Let me explain that “postdir” and “basedir” stuff, the “postdir” is the directory that corresponds to the posts’ _posts/ subdirectory, or wherever you want to keep its automatically generated content, like plot images. The “basedir” variable needs to be supplied because you need to know where the actual post itself is going to be in order to make the links right. What these variables are will totally depend on your setup and how you organize your files, but should be easy to tweak.

I was able to add them as default knitr variables by adding them into my build.R file as plotly.savepath and proj.basedir via knitr::opts_chunk\$set().

Notice, however, the hrefFilter function in renderDependencies. I noticed that the output of my dependencies, after I made them relative, started like, <script src="_posts/..., which didn’t actually work. I needed to add an extra slash in front of the relative path for it to work (i.e., <script src="/_posts/...). The hrefFilter argument is a function that puts that finishing touch on.

Anyway, I could now generate the correct HTML links for the dependencies for each plotly plot, doing something like:

In order to get knitr to render the HTML properly though, I had to make the chunk knew to not mess with the output, setting the results parameter to "asis".

Unfortunately, this meant either redundantly adding <script> HTML elements every time you wanted to display a widget, or hoping that every widget has the same dependencies.1 A “real” right way would only save/load the minimal amount of Javascript files the minimal number of times.

But that would mean collecting all the dependencies, and only rendering them at the end. Can we do that?

Yes.

## Function factories and R environments

There are a number of ways you could imagine counting and accumulating all the Javascript dependencies: you could use global variables, you could push the data into knitr variables, etc. I first thought about just using global variables, but I knew that would become messy and error-prone, especially if I had to continue the practice across many different posts.

I’m not going to get into all the nitty-gritty details here, but I decided to use something called a “function factory”, that is, a function that returns other functions. The way R works is that each function call makes its own mini-environment, both when it is called and when it is defined. Look at the inner_fn in the code below: it is defined such that the counter variable it uses comes from the environment above it—one that is created when function_factory() is called.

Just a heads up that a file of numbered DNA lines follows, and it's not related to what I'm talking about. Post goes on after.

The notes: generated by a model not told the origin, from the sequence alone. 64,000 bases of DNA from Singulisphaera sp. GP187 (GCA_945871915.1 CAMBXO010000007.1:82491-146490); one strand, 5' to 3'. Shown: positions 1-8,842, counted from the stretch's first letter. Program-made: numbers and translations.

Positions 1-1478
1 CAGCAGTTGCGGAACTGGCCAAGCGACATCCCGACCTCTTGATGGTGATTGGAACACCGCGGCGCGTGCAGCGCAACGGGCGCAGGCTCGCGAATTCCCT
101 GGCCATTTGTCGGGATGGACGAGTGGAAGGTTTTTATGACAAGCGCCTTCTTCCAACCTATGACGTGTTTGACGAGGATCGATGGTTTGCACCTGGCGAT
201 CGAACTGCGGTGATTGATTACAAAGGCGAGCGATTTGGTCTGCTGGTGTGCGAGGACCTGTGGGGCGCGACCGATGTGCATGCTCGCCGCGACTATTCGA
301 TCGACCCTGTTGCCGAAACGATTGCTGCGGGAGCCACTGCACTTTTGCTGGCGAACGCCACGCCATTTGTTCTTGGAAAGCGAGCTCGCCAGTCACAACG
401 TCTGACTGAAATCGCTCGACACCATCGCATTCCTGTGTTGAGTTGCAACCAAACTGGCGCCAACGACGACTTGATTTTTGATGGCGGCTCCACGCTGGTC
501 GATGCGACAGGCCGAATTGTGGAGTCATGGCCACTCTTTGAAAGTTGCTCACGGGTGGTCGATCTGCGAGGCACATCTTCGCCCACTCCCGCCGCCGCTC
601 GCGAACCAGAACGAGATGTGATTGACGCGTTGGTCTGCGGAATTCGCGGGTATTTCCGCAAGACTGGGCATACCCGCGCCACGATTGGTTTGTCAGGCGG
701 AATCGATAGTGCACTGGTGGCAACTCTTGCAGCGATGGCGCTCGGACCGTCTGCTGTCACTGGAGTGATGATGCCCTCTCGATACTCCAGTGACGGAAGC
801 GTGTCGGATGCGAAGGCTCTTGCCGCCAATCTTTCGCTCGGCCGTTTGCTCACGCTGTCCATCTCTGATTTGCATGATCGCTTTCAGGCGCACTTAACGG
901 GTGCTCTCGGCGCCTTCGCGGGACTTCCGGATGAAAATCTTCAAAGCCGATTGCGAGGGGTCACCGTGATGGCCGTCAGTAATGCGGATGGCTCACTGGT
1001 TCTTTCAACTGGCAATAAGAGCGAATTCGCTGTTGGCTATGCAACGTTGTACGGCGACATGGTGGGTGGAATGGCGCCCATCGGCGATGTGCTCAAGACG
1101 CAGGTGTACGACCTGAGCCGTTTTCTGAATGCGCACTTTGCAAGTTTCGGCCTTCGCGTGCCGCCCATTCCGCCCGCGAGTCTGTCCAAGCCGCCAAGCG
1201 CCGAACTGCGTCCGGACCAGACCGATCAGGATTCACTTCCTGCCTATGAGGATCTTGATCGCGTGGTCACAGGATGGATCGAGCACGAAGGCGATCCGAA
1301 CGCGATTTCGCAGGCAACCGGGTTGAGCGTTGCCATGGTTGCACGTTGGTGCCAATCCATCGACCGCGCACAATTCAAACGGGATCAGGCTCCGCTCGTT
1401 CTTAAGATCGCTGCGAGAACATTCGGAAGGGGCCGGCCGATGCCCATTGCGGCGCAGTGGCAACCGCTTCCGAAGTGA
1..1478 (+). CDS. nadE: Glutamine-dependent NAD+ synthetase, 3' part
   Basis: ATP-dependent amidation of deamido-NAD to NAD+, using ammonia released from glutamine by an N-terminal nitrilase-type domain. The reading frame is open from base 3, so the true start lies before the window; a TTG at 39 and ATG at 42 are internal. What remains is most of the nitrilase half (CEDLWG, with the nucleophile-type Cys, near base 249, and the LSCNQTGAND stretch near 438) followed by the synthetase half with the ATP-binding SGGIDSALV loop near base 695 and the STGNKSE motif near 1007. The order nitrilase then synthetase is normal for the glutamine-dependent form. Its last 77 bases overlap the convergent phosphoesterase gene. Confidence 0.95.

The environment that the inner_fn is created in essentially “travels with” the function, and the <<- operator lets inner_fn change variables in that environment. It has become a “stateful” function, in that it has a state associated with it (the state that holds counter). See how it keeps track of counter each time it is called:

I figured I could create a stateful function for displaying HTML widgets, that keeps track of all the dependencies of the widgets it displays, accumulating them as it displays them.

Something like:

I could go around using plotly_collector() to get all the dependencies, and I could then add a code block at the end that would turn them into the right HTML and have that load the Javascript.

But I could do even better than that. I wanted to make it so that it would automatically load the JS dependencies for me.

My first move was to see if I could programmatically create a chunk at the end of the document, and put the code in there. knitr is incredibly powerful, so that’s not out of the question. Unfortunately, I didn’t find a way to do that without some very hacky workarounds. But After immersing myself in knitr long enough, I realized I could access the last chunk in the document by using knitr::all_labels(), which would return me the labels of each chunk, in order of appearance.